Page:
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How Pollution Affects Our Health

Outdoor air pollution is estimated to be responsible for 3.3 million deaths worldwide a year, according to a study published in the journal, Nature, LiveScience reports. The publication notes that the majority of these deaths occur in Asia, where air pollution is particularly bad, and the countries most affected are China and India.

To put the effect of air pollution into perspective, the premature deaths it claims globally are more than malaria and HIV/AIDS combined, The Guardian reports. And according to the World Health Organization, 9 out of 10 people breathe polluted air.

Air pollution, which can be caused a number of things including producing nitrogen dioxide and other particles from traffic, as well as sulfur dioxide from burning fossil fuels, is incredibly harmful to human health, and the link between poor air quality and cardiovascular health has been the topic of many studies (75 percent of these estimated deaths have been caused by heart attacks or strokes). However, LiveScience also reports that air pollution can cause a number of other mental and physical problems.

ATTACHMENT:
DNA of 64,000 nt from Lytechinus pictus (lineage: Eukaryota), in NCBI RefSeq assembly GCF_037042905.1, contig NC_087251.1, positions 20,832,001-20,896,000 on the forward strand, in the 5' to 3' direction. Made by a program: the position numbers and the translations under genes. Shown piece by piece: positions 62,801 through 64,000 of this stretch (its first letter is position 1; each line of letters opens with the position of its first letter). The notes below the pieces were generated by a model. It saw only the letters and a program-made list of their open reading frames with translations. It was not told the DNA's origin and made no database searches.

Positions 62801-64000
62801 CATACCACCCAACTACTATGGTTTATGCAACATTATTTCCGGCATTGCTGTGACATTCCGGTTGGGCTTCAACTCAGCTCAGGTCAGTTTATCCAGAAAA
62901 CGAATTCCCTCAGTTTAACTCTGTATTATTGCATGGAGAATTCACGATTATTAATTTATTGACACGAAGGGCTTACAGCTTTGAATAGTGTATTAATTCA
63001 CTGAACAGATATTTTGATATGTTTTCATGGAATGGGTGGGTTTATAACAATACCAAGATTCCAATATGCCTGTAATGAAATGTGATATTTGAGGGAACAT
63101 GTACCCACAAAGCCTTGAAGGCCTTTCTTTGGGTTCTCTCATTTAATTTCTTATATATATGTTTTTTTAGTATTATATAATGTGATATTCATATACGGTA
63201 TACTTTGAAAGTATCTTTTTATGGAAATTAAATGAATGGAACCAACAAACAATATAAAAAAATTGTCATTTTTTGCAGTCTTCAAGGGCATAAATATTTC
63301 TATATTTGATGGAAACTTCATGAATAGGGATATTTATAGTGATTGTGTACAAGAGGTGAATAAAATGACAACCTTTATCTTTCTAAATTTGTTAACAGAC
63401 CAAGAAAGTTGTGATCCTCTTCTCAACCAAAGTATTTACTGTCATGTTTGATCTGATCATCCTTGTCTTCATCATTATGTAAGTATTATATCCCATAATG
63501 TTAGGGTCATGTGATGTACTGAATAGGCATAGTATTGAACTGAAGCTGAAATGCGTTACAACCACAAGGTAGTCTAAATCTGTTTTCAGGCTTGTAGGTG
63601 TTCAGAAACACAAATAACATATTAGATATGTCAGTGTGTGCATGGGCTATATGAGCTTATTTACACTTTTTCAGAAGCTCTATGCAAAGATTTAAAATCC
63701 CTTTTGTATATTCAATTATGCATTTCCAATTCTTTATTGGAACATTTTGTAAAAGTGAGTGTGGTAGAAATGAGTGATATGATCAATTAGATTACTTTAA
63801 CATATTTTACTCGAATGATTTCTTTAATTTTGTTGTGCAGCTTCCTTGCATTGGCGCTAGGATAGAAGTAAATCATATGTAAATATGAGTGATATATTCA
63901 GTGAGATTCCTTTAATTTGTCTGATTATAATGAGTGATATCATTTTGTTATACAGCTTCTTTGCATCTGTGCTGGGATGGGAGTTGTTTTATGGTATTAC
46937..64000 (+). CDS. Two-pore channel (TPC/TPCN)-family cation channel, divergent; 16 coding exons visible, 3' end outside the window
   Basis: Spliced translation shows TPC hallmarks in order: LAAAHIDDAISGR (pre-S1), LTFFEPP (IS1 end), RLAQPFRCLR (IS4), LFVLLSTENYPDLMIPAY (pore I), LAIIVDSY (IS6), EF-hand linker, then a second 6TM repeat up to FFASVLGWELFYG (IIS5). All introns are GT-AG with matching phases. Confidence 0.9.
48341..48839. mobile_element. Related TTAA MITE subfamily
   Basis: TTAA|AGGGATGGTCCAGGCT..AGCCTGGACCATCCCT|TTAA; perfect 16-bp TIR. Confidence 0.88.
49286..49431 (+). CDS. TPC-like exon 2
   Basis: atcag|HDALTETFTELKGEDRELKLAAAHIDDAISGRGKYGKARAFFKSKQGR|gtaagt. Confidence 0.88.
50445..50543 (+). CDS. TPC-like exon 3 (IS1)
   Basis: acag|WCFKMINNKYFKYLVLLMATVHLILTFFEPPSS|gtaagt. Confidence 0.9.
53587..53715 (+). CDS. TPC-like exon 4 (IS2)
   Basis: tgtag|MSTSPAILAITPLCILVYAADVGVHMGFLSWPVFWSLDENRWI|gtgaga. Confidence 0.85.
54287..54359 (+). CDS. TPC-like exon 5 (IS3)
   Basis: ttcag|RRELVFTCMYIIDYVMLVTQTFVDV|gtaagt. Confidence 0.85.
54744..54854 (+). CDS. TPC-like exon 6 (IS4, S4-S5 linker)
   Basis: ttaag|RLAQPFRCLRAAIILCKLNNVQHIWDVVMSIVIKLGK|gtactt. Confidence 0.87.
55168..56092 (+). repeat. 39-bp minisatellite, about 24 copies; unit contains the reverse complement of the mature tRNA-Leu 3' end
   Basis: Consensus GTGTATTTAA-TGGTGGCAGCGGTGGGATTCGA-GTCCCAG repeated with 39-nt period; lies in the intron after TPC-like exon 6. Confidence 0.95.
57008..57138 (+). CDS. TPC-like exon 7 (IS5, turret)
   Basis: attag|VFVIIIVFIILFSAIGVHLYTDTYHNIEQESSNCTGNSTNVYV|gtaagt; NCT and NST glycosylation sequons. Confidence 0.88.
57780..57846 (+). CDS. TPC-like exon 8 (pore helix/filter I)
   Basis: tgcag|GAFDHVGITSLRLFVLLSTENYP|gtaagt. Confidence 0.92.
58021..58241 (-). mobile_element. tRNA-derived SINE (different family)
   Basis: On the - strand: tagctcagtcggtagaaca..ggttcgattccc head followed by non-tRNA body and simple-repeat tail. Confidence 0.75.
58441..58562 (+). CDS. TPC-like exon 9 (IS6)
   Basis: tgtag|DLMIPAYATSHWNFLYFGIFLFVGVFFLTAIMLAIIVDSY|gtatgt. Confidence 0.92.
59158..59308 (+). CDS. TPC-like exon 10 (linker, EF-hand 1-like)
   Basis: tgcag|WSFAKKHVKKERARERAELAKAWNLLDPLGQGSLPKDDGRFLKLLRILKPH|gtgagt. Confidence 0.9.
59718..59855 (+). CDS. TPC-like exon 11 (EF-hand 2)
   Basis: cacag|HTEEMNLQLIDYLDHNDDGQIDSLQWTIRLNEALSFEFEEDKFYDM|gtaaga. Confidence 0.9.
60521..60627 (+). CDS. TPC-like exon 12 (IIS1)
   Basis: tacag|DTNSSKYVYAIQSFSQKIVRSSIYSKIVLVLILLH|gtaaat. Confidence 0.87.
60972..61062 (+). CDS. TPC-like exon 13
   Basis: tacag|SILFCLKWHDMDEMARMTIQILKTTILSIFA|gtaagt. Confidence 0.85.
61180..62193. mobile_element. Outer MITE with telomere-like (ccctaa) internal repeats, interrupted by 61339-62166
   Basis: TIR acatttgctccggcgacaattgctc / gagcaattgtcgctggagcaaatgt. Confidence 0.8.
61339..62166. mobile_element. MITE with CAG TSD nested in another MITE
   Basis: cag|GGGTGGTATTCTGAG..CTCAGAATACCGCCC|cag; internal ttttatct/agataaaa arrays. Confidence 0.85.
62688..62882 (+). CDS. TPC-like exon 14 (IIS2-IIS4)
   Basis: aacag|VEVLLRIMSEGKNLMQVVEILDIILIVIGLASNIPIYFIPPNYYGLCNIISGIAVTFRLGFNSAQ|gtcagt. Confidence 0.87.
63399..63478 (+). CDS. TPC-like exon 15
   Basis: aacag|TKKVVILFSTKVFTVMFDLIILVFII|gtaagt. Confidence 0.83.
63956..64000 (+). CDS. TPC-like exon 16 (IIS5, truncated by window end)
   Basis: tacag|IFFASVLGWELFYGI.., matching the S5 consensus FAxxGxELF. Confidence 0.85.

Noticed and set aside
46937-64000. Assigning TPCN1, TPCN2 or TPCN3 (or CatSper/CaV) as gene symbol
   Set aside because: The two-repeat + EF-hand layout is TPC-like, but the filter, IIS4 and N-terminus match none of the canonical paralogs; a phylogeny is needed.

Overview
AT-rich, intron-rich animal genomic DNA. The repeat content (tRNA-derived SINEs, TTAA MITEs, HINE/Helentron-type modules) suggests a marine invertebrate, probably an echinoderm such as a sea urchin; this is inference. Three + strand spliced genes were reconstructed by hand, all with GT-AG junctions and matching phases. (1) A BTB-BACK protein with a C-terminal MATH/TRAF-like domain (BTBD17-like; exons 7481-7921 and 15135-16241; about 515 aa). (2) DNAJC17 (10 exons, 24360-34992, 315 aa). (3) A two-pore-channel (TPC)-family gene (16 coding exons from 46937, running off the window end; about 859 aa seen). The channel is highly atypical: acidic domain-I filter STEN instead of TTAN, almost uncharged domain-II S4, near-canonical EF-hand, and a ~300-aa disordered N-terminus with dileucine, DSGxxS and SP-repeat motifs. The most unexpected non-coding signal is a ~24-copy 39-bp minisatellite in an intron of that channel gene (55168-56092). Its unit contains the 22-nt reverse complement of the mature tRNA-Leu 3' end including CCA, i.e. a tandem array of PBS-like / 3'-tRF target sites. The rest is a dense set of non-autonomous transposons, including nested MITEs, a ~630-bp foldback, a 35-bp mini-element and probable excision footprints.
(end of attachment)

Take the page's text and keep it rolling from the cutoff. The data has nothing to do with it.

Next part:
The immediate effects of being in an environment where there are dangerous levels of air pollution results in difficulty breathing, coughing, and watering eyes. But it is also dangerous for pregnant women and can affect an unborn child. “Exposure to high levels of air pollution during pregnancy has been linked to miscarriages as well as premature birth, autism spectrum disorder and asthma in children,” the Huffington Post notes. Air pollution can also affect fetal brain growth.

High levels of pollution can result in chronic bronchitis, lung cancer, emphysema, and also harden the arteries. It can also affect mental health, resulting in degenerative brain diseases including Parkinson’s disease and Alzheimer’s.

And a study from Taiwan published in the journal Occupational and Environmental Medicine noted that air pollution can also have an effect on sperm quality, with findings showing a link between how particulate matter affects the size and shape of sperm.

[Image via Shutterstock]

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